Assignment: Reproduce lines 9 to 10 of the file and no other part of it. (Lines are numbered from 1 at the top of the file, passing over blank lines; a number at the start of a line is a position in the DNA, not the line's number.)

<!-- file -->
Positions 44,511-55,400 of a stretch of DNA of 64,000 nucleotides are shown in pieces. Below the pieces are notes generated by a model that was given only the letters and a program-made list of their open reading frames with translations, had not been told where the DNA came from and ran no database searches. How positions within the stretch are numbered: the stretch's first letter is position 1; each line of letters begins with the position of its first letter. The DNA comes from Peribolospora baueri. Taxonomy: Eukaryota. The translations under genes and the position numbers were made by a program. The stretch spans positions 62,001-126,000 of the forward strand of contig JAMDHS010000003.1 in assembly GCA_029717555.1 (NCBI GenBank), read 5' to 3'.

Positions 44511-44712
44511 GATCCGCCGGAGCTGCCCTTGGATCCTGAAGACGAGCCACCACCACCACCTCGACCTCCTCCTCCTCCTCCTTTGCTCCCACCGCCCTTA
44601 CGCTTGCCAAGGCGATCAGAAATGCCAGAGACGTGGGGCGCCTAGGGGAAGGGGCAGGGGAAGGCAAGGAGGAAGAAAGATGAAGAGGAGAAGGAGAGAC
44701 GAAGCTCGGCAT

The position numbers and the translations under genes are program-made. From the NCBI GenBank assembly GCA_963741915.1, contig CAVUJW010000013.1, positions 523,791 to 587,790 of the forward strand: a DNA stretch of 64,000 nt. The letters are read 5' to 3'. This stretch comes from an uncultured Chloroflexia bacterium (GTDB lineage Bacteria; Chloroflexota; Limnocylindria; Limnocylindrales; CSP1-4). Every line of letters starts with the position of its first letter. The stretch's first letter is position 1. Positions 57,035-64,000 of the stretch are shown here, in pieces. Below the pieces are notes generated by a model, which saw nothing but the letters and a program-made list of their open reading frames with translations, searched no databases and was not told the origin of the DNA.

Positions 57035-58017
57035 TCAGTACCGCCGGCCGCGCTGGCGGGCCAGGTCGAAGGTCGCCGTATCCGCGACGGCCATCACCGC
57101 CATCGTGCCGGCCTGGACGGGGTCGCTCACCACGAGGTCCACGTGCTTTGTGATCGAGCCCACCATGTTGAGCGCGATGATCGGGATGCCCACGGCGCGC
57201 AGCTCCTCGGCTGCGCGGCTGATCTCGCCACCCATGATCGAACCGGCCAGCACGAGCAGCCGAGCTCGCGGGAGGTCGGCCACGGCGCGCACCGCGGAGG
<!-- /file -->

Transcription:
57101 CATCGTGCCGGCCTGGACGGGGTCGCTCACCACGAGGTCCACGTGCTTTGTGATCGAGCCCACCATGTTGAGCGCGATGATCGGGATGCCCACGGCGCGC
57201 AGCTCCTCGGCTGCGCGGCTGATCTCGCCACCCATGATCGAACCGGCCAGCACGAGCAGCCGAGCTCGCGGGAGGTCGGCCACGGCGCGCACCGCGGAGG